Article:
by Jeanne Safer; New York, Basic Books, 2008, 215 pages, $25 softcover
Dr. Harris is chief executive officer for clinical affairs for Community Connections in Washington D.C.
In Death Benefits, psychologist and psychotherapist Jeanne Safer, Ph.D., has written a highly personal and somewhat controversial book about the advantages that pass to an adult when a parent dies. She views parental loss in adulthood as an opportunity for personal growth that may be missed because of guilt, denial, and prohibitions against benefiting from the loss of a parent. Although Safer asserts that these benefits are available to all adults when a parent dies, her examples tend to highlight parents who have heaped considerable emotional abuse on their children.
Safer's clinical vignettes, starting with the story of her own controlling, narcissistic mother, depict parents who seemed incapable of feeling pleased and who routinely found fault with even their very successful children. Tyrannical fathers are paired with depressed, complaining, and inconsolable mothers to produce a profile of emotionally abusive parents. It is not surprising, then, that many of the 60 men and women whom Safer interviewed for her book felt relieved, free, and even joyful at the parent's death.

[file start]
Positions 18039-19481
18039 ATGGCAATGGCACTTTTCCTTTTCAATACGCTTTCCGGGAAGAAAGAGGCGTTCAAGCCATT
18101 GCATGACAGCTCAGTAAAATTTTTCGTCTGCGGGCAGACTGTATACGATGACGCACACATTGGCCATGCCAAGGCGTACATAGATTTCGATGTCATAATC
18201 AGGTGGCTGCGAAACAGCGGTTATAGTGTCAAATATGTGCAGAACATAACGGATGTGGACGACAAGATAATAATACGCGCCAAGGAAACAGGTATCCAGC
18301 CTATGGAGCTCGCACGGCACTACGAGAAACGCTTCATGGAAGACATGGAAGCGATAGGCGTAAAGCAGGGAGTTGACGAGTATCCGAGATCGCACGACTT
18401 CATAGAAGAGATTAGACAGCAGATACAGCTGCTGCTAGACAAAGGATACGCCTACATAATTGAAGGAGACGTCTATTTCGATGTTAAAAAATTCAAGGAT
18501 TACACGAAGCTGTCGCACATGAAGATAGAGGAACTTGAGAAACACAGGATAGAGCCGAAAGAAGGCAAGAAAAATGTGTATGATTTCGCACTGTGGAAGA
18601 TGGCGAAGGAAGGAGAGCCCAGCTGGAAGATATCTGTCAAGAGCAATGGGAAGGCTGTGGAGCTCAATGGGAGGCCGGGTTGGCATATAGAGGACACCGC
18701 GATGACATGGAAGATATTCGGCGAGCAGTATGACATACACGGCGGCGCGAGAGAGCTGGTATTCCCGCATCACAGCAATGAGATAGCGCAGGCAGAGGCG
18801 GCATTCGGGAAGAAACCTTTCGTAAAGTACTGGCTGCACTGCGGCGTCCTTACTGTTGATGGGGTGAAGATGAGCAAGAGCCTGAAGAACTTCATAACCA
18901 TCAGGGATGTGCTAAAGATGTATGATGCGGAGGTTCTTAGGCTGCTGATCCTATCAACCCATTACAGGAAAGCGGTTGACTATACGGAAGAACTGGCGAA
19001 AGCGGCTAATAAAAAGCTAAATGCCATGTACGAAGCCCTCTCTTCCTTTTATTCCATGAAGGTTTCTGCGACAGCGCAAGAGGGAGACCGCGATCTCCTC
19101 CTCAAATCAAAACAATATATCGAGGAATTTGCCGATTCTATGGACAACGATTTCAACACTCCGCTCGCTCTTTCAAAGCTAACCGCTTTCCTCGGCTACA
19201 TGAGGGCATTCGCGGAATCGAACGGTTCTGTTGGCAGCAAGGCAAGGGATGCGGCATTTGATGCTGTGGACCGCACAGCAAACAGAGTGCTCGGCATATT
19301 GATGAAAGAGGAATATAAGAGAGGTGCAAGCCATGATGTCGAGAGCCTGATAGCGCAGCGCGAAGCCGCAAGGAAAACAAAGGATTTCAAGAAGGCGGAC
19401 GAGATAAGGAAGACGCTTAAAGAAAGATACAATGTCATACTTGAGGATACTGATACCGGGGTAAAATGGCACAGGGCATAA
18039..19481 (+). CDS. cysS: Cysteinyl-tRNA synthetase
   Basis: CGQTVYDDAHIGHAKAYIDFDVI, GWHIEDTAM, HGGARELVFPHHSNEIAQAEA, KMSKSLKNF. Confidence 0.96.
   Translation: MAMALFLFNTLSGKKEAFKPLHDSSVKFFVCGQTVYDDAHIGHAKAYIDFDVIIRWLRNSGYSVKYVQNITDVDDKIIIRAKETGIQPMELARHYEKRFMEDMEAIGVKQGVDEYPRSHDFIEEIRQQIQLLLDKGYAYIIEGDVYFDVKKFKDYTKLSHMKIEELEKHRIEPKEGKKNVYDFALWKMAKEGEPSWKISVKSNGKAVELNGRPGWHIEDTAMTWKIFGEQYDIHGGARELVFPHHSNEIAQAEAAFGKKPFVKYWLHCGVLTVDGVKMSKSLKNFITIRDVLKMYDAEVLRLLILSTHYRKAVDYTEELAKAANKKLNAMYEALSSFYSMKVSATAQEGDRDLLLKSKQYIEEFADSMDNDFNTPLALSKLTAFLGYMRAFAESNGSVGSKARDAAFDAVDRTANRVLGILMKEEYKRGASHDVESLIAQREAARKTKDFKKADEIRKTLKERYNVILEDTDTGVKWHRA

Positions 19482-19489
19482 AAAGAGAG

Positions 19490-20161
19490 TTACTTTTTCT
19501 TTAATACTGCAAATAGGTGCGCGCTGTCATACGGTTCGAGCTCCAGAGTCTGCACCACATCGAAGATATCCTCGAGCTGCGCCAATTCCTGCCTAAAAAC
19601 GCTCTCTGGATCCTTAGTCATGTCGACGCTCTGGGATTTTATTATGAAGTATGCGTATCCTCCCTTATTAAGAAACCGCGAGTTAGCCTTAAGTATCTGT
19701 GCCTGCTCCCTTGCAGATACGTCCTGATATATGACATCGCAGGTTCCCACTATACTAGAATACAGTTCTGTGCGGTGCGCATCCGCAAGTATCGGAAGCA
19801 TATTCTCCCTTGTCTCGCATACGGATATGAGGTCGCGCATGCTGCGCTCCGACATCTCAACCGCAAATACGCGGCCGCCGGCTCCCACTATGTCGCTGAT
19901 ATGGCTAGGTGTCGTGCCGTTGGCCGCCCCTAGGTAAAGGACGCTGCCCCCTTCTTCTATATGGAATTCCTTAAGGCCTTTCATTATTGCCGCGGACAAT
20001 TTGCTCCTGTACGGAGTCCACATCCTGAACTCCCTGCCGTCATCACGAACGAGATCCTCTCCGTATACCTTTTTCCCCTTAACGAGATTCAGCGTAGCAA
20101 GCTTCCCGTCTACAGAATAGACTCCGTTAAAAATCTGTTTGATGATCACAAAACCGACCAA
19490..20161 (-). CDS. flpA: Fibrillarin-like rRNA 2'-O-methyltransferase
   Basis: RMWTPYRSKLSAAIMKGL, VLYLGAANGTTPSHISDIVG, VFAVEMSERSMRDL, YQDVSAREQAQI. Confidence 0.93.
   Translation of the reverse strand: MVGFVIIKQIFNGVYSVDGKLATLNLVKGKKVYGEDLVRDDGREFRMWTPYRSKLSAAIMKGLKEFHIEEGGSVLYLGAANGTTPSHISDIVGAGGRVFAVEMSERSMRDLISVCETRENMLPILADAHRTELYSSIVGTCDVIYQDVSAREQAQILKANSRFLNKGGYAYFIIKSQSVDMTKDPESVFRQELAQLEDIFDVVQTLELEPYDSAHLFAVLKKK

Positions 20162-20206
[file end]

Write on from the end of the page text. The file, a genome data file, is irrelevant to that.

If Safer's monograph had been intended as a book about emotional abuse, its impact, and the eventual release that comes with the death of the abuser, most readers might agree with her clinical insights and conclusions. But it is not. Death Benefits is a book about adult parental loss in general and about the benefits that all or, at the very least, most adults experience when a parent dies. Her desire to generalize from her personal experience and the stories told by her small and questionably selected sample reveals the real weakness of her book. She is not just writing a personal memoir; she is defining what she believes to be a near universal phenomenon when she asserts about parental loss that "nothing else in adult life has so much unrecognized potential to help us become more fulfilled human beings."
These limitations noted, Safer's book does offer a useful self-help formula for dealing with any significant adult loss, be it the loss of a parent, a close friend, or a spouse. She provides the reader-mourner with four straightforward questions that can serve as a guide in processing any significant loss. Her questions empower the bereaved to assess not only what they got from the deceased that was important and warrants saving and cherishing but also what was bequeathed that needs to be discarded, both psychologically and literally. The process, which begins with an honest assessment of the parent's life and character, helps to facilitate memory and mourning in general. By empowering the reader to actively choose what legacies will become part of one's own growing and evolving self, Safer makes mourning into an active and potentially creative process.